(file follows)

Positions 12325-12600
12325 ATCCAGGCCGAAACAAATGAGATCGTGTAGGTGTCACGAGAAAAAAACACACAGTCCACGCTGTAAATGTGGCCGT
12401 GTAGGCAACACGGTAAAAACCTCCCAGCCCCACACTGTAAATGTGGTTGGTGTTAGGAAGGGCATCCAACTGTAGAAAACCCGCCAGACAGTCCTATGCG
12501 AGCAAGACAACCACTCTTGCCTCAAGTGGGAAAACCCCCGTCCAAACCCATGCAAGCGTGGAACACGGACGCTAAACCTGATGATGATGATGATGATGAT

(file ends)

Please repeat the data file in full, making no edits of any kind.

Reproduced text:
Positions 12325-12600
12325 ATCCAGGCCGAAACAAATGAGATCGTGTAGGTGTCACGAGAAAAAAACACACAGTCCACGCTGTAAATGTGGCCGT
12401 GTAGGCAACACGGTAAAAACCTCCCAGCCCCACACTGTAAATGTGGTTGGTGTTAGGAAGGGCATCCAACTGTAGAAAACCCGCCAGACAGTCCTATGCG
12501 AGCAAGACAACCACTCTTGCCTCAAGTGGGAAAACCCCCGTCCAAACCCATGCAAGCGTGGAACACGGACGCTAAACCTGATGATGATGATGATGATGAT